9. Congratulations on meeting a goal! The jumps look great. I’ve been thinking about making another pair (my 1st was one of my early sewing projects) and I think I will check out this pattern. And it is so good to see Miss Fiss again!

  10. Jill salen says

    Jill salen- as you have made the pattern but think I may have the making up instructions wrong…I am very keen to know how you think they should be constructed?
    Yours look lovely

    • Hi Jill,

      Apologies for taking so long to answer this. You commented just as NZ went into lockdown, while I was frantically trying to convert an entire terms worth of class planning from classroom teaching to online teaching.

      I didn’t say I think you have them wrong. I said I’m “not sure I 100% trust that they [the construction methods given in your book] are accurate” – which is not the same thing, nor does it imply that I know how they should be constructed.

      My reservation is primarily because I don’t know of any other documented example for the the construction method you give (based on bagged out construction) for the jumps in late 18th/early 19th c stay/jump/corsetmaking. As a historian I was trained to treat anything that is significantly different from the commonly documented practice with caution – it may be entirely accurate, but without further examples or a significant discussion of why this garment shows a method that is somewhat unusual, it must be treated as likely, but not proven.

      It’s obvious from the photos that the stays aren’t bound, but they could be constructed much more like the most common dressmaking techniques of the time, (outer built on lining) which could look much like a bagged out garment, but would require half as much stitching, and would be an easier way to create boning channels. So there is at least one other possibility of how they might have been made.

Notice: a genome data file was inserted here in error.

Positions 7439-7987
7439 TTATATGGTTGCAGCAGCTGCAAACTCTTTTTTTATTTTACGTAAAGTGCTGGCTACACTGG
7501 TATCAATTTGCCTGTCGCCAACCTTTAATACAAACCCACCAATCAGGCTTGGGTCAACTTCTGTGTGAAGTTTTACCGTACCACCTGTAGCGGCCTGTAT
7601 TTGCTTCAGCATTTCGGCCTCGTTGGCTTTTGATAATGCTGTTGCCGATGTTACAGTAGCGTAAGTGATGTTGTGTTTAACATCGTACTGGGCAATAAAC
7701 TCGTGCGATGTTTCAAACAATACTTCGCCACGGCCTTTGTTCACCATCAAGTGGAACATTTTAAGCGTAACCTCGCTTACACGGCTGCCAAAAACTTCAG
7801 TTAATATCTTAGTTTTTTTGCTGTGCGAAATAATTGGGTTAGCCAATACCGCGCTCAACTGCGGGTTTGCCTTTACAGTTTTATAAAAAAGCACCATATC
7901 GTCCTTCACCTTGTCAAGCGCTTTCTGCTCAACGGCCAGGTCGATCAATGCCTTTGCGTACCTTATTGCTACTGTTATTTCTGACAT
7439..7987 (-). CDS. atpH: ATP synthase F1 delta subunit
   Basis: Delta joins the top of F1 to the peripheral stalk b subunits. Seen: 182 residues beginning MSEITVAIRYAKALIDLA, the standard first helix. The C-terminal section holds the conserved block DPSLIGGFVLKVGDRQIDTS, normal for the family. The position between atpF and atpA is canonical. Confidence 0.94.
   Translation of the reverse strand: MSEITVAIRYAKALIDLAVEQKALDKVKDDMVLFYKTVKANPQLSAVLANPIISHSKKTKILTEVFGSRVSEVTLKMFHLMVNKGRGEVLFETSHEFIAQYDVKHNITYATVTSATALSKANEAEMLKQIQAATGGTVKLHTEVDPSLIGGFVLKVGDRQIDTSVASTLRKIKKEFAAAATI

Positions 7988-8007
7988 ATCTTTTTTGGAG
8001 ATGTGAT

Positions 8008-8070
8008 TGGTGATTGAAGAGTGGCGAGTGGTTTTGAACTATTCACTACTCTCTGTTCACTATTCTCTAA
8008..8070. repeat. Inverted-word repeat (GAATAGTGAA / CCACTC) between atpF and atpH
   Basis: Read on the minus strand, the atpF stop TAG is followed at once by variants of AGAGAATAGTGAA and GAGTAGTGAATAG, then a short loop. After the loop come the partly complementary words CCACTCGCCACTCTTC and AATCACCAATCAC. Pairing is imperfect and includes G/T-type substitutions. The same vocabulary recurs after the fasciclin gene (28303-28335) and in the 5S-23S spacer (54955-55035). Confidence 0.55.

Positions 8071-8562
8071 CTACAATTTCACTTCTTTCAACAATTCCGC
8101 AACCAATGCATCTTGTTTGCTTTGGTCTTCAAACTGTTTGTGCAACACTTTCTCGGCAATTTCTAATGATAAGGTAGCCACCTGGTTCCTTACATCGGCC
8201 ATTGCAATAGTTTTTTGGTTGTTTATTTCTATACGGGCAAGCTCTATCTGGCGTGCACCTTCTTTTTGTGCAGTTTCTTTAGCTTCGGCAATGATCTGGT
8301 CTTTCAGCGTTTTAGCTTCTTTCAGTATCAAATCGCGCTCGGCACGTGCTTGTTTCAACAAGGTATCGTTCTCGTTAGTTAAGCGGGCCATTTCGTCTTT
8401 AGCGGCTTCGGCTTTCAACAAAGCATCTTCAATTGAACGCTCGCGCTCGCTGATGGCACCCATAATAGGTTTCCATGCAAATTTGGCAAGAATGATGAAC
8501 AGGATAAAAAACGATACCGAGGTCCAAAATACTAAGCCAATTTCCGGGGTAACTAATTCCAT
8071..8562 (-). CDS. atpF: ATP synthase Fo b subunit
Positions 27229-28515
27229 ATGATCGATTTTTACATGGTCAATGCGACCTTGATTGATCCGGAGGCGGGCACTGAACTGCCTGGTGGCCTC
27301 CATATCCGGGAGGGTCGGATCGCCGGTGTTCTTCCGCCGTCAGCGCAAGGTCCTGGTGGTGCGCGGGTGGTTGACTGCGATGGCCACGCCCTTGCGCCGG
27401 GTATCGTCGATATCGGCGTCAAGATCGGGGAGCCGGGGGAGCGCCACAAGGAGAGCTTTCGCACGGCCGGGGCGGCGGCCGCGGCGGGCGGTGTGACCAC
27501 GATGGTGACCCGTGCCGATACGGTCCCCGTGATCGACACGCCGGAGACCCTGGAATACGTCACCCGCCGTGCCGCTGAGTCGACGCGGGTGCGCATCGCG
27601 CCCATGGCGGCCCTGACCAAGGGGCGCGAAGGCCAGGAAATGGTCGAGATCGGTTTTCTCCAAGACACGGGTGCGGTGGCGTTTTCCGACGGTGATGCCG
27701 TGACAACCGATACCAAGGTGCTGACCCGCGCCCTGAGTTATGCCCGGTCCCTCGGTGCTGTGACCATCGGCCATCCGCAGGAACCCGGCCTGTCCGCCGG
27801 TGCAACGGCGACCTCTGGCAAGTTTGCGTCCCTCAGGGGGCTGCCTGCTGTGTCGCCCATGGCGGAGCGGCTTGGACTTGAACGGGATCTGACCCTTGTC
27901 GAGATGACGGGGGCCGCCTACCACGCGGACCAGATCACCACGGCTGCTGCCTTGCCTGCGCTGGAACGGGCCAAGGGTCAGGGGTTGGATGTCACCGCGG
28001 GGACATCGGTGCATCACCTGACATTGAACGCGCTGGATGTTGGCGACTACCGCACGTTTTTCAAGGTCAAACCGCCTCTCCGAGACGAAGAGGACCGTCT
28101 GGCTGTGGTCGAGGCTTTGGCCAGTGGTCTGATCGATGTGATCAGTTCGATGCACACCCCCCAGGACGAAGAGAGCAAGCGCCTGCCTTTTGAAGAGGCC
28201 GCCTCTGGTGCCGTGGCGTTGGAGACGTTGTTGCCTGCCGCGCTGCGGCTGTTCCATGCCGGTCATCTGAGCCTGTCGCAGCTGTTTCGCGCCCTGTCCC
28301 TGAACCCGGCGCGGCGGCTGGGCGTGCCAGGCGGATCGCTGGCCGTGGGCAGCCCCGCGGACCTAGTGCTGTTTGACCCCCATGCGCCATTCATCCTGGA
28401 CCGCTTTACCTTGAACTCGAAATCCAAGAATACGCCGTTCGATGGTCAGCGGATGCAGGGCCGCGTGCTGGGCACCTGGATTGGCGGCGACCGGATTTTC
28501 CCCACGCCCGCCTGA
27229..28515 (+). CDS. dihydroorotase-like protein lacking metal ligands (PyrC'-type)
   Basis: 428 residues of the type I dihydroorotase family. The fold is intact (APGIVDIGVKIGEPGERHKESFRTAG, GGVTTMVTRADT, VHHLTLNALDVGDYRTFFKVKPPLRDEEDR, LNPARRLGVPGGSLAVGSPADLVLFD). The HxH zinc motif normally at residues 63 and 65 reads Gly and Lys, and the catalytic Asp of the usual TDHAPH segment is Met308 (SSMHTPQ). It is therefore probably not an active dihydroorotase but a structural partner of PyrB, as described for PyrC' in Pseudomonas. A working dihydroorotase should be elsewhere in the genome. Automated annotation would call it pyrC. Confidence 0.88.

Where patterns from historical garments are accompanied by such detailed photos, and construction assertions are supported by multiple examples showing the same technique, then I feel confident that a technique is fully verified an accurate.

      I understand there must have been significant word-count, layout, and image-use constraints in writing Corsets, which means you couldn’t show close ups of all the details, and couldn’t discuss all the possibilities of the garment.

      It’s still an excellent resource, I recommend it to lots of people (it’s why almost all the historical sewers in Wellington have a copy of their own!), and it’s definitely something I accept as a viable reference in my students writings. Unfortunately the small amount of space you were able to devote to each garment means its not one where I trust any statement as completely verified – and since I can’t find another source with an example of the construction method you give for the jumps, I treat it as uncertain.

      If you’re ever able to write a really detailed analysis of the jumps, or of that construction technique for jump making, as an article for Costume or one of the other academic costume journals that would be amazing!